[Note 18] See Sur-Reply Brief to Plaintiffs Reply Brief to Defendants Memorandum in Support of the Defendants Opposition to the Plaintiffs Motion for Summary Judgment at 2. In that Brief, Defendants counsel states: In particular, the Defendants are not seeking to create an easement or other property interest that would attach to their property with respect to Plaintiffs property. Rather, as was plainly stated on page 14 of the Defendants Memorandum in Support of the Defendants Opposition to the Plaintiffs Motion for Summary Judgment, they are seeking a determination from this Court that the Plaintiff is equitably estopped from denying the Defendants the use of the jetty (emphasis added). No mention of any property right was made. The Defendants only argument is that the Plaintiff is estopped from preventing them, personally, from using the jetty while they own the neighboring property. This right-of-use-through-estoppel attaches solely to the Defendants, individually, does not vest in their property, and would not continue after the termination of their ownership of that property. The court notes in passing that the latter portion of the last sentence describes something closer to an easement appurtenant than an easement in gross. Compare note 27 with note 19.
[Note 19] McLaughlin v. Bd. of Selectmen of Amherst, 422 Mass. 359 , 364 (1996) (defining an easement in gross as a personal interest in or right to use land of another). See also Blacks Law Dictionary (7th Ed.) pg. 527 (Easement in gross. An easement benefiting a particular person and not a particular piece of land.).
[Note 20] A license merely excuses acts done by one on land in possession of another that without the license would be trespasses, conveys no interest in land, and may be contracted for or given orally. Baseball Publishing Co. v. Bruton, 302 Mass. 54 , 55 (1938).
[Note 21] See supra note 3, at 12.
[Note 22] See supra note 19.
[Note 23] There are limited exceptions to this rule, see e.g., Hurtubise v. McPherson, 80 Mass. App. Ct. 186 , 188-89 (2011) (discussing application of the Statute Frauds rule).
[Note 24] The court notes in passing that there are two ways to create an easement by estoppel. Both categories of cases deal with the rights of grantees or their successors in title against their grantors and their successors in title. Patel v. Planning Bd. of N. Andover, 27 Mass. App. Ct. 477 , 482 (1989). As neither applies to the facts at hand, the court will discuss those situations no further.
[Note 25] Defendants Response to Plaintiffs Post hearing Memorandum in Support of Plaintiffs Motion for Summary Judgment, at 12.
[Note 26] Defendants Response to Plaintiffs Post hearing Memorandum in Support of Plaintiffs Motion for Summary Judgment, at 12 (Case law states only that easements and adverse possession cannot be established through equitable estoppel.).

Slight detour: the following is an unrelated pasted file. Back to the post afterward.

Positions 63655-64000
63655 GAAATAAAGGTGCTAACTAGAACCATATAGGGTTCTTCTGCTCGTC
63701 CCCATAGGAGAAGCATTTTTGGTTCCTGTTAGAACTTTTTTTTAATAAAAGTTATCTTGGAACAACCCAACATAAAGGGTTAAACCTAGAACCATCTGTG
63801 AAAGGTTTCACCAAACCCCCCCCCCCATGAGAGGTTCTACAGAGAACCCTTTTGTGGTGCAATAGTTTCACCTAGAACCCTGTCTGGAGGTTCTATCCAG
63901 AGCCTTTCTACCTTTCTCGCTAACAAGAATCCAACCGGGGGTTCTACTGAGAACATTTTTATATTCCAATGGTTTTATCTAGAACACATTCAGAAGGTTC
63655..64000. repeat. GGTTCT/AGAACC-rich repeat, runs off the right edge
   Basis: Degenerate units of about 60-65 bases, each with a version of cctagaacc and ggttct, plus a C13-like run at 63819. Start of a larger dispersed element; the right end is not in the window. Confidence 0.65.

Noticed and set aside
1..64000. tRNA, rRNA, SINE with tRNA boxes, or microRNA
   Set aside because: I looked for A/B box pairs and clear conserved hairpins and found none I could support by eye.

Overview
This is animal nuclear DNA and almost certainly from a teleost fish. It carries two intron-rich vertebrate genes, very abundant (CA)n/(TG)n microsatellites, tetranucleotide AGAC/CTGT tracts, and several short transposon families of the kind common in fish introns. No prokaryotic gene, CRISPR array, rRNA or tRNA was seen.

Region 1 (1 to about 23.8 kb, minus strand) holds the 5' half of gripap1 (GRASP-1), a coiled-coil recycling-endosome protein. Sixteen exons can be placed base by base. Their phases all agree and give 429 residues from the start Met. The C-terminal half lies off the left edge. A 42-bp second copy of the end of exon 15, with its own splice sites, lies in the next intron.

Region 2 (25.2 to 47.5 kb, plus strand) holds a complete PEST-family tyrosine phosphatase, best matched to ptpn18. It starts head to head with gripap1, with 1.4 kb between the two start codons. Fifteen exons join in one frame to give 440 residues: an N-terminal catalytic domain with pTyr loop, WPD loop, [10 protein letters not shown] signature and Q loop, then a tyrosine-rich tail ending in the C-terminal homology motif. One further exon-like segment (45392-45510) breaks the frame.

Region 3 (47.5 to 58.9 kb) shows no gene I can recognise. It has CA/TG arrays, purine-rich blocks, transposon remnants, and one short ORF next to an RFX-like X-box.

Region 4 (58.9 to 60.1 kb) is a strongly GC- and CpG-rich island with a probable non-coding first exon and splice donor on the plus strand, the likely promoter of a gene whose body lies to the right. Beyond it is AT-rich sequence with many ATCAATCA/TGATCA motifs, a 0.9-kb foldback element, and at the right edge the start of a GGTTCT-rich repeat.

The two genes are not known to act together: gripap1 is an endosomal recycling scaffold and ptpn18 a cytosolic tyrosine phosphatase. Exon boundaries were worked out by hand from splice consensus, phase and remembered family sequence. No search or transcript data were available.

[Note 27] An easement created to benefit another tract of land, the use of the easement being incident to the ownership of that other tract. Blacks Law Dictionary (7th Ed.) pg. 527.
[Note 28] Defendants Appendix, Pursuant to Land Court Rule 4, in Support of the Defendants Response to the Plaintiffs Motion for Summary Judgment (hereinafter Defendants App.), Ex. E, ¶ 6.
[Note 29] Defendants App., Ex. E, ¶ 7.
[Note 30] Defendants App., Ex. A.
[Note 31] Defendants App., Ex. E, ¶ 6 (Prior to our purchase of 62 Shore Drive, we received, through the realtor, a copy of a letter from the Plaintiff that indicated that we had the right, as members of the public, to use those portions of her part of the jetty lying below the mean high water mark).
[Note 32] Defendants Motion for Reconsideration of the Order Allowing in Part and Denying in Part Plaintiffs Motion for Summary Judgment, at 2.
[Note 33] See supra note 30 and accompanying text.
[Note 34] Refer to prior Orders of this court for extensive discussion of that Chapter 91 License.
[Note 35] As per the explicit terms of the Chapter 91 License, climbing on the jetty rocks below mean high water is permitted for the purposes of effecting lateral passage. It is noteworthy, that the defendants seek access not to the jetty rocks per se, (some of which lie on their own property) but to the concrete walkway. As paragraph three of the letter makes clear, such use is not available to the defendants.
[Note 36] The court notes that even the statement on which Defendants rely does not offer the use of the jetty for fishing, fowling, and navigational purposes. It merely invites climbing on the jetty rocks; it does not contemplate unlimited access to and use of the jetty. As discussed above, that statement is in fact consistent with the rights defendants hold as members of the public. See in this regard, this courts prior Orders which have been incorporated herein. The Waterways License invests members of the public with the right to climb on the jetty rocks in order to pass laterally over the jetty in the exercise of rights under the Public Trust Doctrine.
[Note 37] Defendants App., Exhibit A.
[Note 38] Defendants Motion for Reconsideration of the Order Allowing in Part and Denying in Part Plaintiffs Motion for Summary Judgment, at 2.